Even the world’s largest bitcoin exchange couldn’t handle this week’s cryptocurrency boom

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For those operating a bitcoin exchange — where people can buy cryptocoins — you’d imagine that the current surge in value for bitcoin and others like Ethereum’s ether coin is a dream come true. The answer is yes and no.

Coinbase, the world’s most funded bitcoin exchange, was dragged offline by the massive increase in interest in the space. Users have reported issues with various aspects of the service this week, and things reached a head on Thursday when the Coinbase website and mobile apps were unavailable to users for hours due to “unprecedented” levels of trading and traffic, the company said.

Bitcoin crossed the $2,000 mark for the first time this past weekend, and the charge continued this week until yesterday when, after reaching a new high of $2,805 on the Coinbase exchange, the valuation fell to $2,307. The currency has since stabilized, but its current value of $2,475.23 represents a $116.41 drop over the last 24 hours.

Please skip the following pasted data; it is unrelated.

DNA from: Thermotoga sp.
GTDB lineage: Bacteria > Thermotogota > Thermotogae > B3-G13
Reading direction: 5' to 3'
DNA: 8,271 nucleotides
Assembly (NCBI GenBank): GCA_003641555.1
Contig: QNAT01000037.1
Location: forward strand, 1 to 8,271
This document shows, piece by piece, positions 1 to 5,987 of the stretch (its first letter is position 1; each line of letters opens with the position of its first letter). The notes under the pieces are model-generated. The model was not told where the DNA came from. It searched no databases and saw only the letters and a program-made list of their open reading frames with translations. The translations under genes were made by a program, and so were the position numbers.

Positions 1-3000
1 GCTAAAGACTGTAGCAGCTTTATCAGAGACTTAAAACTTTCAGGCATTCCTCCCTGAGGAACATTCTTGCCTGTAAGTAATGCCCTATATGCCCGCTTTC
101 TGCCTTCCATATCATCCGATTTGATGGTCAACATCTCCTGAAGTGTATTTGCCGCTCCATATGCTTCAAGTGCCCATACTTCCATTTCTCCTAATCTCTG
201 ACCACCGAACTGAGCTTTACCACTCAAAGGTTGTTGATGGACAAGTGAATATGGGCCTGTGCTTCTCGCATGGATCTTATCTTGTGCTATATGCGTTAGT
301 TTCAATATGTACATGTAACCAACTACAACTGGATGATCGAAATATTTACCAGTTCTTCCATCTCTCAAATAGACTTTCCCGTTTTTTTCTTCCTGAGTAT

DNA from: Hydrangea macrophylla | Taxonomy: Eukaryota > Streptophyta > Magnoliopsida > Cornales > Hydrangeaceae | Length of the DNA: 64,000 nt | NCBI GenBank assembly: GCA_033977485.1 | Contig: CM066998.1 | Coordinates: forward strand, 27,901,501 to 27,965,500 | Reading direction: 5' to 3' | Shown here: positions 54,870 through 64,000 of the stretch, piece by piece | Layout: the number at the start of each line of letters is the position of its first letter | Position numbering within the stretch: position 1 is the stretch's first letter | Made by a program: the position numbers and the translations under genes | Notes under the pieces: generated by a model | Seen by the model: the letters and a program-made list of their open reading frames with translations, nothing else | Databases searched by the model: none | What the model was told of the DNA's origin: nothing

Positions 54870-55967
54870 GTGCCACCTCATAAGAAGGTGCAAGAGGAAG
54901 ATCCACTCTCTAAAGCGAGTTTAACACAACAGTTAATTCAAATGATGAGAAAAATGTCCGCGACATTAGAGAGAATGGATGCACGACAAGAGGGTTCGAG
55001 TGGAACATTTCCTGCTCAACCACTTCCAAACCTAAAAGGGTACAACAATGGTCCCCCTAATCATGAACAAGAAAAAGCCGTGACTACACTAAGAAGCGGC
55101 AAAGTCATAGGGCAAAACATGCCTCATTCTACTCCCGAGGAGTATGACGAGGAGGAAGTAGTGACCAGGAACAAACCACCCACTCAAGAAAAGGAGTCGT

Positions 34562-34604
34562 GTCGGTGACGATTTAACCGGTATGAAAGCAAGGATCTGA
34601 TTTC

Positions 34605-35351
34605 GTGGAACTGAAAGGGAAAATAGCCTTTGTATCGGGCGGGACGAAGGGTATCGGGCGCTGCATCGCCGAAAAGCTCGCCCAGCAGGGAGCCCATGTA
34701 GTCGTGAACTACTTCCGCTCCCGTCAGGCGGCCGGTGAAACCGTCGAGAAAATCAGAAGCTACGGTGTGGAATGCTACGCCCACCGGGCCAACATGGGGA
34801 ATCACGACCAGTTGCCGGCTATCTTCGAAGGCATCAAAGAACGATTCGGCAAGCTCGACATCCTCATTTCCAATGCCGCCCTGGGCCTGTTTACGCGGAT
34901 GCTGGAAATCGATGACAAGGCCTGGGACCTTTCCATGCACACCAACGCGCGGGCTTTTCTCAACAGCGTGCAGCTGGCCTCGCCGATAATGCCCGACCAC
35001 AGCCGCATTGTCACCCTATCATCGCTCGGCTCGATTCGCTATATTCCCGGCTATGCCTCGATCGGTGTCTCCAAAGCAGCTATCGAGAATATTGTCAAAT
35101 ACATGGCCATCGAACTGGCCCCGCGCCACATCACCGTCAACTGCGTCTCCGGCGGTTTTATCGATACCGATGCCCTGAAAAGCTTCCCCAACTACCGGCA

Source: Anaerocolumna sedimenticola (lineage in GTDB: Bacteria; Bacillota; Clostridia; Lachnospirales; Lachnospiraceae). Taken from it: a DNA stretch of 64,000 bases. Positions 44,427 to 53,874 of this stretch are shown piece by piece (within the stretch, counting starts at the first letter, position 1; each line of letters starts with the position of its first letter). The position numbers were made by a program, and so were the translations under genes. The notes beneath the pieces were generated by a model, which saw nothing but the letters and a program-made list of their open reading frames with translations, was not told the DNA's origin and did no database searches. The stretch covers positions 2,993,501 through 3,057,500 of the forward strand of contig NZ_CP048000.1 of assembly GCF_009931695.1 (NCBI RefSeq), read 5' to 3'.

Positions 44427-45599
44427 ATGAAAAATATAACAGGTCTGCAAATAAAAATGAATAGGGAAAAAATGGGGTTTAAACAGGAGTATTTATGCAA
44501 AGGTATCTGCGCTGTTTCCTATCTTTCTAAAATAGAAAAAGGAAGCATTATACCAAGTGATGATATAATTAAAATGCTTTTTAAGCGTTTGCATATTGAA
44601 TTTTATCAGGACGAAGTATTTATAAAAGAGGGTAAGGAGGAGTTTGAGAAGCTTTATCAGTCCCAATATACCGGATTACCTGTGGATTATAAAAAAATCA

“The market cap of digital currencies has increased ~50 percent to $91 billion in the past week. As a result, Coinbase has seen a dramatic increase in traffic and trading volume,” the company told TechCrunch in a statement.

“The Coinbase engineering and support teams have been working round the clock to keep up with this unprecedented volume. However, Coinbase.com has suffered a few outages, including degraded performance and deposit/withdrawal delays for some users. We are actively working on resolving these issues and restoring our site to normal performance,” it added.

Things seem more stable today, with the Coinbase website and app functioning as usual. Having said that, at the time of writing, there are some minor issues with certain debit and credit cards, according to the company’s own status report.

According to Crunchbase, Coinbase has raised more than $117 million from investors that include Bank Of Tokyo – Mitsubishi UFJ, the New York Stock Exchange, Union Square Ventures, Draper Fisher Jurvetson and Andreessen Horowitz. Its $75 million Series C in 2015 was a record funding round for any bitcoin-focused startup.

Featured Image: Jon Russell/Flickr